The environment, our best job provider
What does it take? One may think such a holy grail can only be the offset of some sort of sacrifice. Actually, all it takes is respecting what we – 195 countries - have already pledged to do in december 2015 in the Paris climate agreement: keeping global warming within a 2°C increase by the end of the century.
To understand how so many jobs could be created in connection with the environment, one must first realize that it is already the case. Should it be for instance through fishing, forestry or farming activities, it’s no less than 4 in 10 workers on this planet who depend on nature for their jobs. Thanks to services like pollination, regulation of extreme meteorological events, soil renewal or water purification. Visible or not, nature is everywhere, including in our jobs: threatening our environment and disrupting our climate, it is our very jobs we jeopardize.
Yet, while resolving the climate crisis has long been seen as a burden to share, this report confirms what the recent years have proven: addressing climate change is an opportunity for our societies to thrive. 6 million jobs can derive from managing better our resources and producing less waste to achieve a more circular economy. 18 million jobs can be created from providing households and companies with clean energy. Concretely, in the United States, solar power creates 8 times more jobs than coal and natural gas; Brazil employs almost 900 000 workers in renewable energy.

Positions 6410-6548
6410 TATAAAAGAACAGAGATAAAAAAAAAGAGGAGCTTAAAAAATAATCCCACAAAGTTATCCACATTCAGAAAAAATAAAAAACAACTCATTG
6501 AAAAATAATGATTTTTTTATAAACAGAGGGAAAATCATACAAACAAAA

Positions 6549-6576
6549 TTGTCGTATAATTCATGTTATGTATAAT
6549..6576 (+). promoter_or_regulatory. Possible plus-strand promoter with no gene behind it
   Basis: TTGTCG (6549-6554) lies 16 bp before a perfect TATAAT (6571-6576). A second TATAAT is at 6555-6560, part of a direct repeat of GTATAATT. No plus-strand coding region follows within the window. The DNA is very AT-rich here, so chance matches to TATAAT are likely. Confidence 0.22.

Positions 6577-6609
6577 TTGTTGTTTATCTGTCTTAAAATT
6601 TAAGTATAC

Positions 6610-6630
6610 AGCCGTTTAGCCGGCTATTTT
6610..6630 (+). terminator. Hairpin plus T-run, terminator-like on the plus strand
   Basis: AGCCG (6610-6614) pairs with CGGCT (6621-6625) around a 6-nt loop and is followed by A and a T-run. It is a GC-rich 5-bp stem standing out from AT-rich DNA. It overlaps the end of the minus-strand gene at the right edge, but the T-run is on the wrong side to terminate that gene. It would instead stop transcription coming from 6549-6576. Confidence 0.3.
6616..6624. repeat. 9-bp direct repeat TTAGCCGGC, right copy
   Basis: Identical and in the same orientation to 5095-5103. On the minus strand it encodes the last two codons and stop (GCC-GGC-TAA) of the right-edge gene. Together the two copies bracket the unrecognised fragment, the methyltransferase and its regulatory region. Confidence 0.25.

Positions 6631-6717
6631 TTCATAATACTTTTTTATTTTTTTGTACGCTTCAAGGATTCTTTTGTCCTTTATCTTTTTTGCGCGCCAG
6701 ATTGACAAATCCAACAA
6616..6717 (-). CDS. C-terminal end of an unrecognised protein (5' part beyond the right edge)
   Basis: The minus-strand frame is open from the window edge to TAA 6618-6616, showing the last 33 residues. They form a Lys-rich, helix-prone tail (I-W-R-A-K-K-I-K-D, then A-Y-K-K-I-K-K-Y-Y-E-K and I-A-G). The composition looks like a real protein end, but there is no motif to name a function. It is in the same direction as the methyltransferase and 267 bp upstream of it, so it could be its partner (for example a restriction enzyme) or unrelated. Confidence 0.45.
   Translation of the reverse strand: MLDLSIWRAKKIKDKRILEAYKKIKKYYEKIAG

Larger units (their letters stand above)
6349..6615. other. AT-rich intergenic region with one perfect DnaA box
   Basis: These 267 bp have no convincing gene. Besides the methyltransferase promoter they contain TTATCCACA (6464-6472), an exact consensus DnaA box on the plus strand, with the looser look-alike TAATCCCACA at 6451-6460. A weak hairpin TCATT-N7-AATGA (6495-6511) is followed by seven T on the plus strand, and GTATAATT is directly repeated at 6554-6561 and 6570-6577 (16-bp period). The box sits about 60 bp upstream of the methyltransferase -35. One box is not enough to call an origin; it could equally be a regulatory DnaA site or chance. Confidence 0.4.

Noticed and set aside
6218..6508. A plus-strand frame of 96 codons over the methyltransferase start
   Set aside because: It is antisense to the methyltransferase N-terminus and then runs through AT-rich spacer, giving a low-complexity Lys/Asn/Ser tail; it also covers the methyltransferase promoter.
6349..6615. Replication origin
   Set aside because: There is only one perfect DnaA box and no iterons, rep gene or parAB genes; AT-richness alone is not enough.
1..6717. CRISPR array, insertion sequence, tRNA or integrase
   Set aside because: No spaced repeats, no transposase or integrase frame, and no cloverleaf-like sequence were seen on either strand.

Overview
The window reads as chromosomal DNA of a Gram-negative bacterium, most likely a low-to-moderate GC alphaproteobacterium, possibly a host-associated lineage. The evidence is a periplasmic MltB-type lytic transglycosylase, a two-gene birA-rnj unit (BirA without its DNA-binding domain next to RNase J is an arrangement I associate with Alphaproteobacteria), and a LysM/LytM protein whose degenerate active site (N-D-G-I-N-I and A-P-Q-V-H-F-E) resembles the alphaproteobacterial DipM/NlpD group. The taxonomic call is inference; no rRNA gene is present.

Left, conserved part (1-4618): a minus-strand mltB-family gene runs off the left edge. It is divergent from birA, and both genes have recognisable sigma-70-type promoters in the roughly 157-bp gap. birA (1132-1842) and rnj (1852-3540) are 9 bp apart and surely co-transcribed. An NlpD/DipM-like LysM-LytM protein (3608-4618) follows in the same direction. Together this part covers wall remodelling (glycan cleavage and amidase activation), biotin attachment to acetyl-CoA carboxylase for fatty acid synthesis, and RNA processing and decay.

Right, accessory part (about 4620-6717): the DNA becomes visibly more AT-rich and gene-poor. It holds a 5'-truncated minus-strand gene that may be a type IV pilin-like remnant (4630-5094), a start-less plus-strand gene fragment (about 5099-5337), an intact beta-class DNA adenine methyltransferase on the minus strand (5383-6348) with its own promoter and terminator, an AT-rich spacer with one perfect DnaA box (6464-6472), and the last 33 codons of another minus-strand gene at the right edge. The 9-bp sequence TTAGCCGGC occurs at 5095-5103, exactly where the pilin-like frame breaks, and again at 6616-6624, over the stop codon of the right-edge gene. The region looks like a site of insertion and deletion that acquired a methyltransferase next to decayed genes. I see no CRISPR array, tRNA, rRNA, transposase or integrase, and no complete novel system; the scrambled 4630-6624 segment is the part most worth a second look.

This opportunity is real but we need to act fast.
It is a challenge, but one that is within our reach if we realize all the benefits to be reaped if we were to take action, and all the impacts that immobilism would compel us to face. According to ILO, it is the equivalent of 72 million full-time jobs that will disappear by 2030 due to heat stress if we don’t address climate change, striking first and foremost agricultural activities that so many developing economies depend on.
Inevitably such a drastic change in the economy will entail job destructions, but for every job lost, 4 new ones will be created in the green economy. Yet no single worker should be left by the wayside of this transition, which is why we must anticipate today those evolutions through an enlarged social dialogue to find shared solutions for tomorrow. To be successful those solutions will have to be fair and inclusive, to ensure the ecological transition embraces rural areas as much as urban ones, and offer a future to fossil fuel industry workers as much as green economy ones.
It is now up to every one of us to look at what the facts say to us: the environment is not an obstacle for the economy, it’s a condition for its prosperity.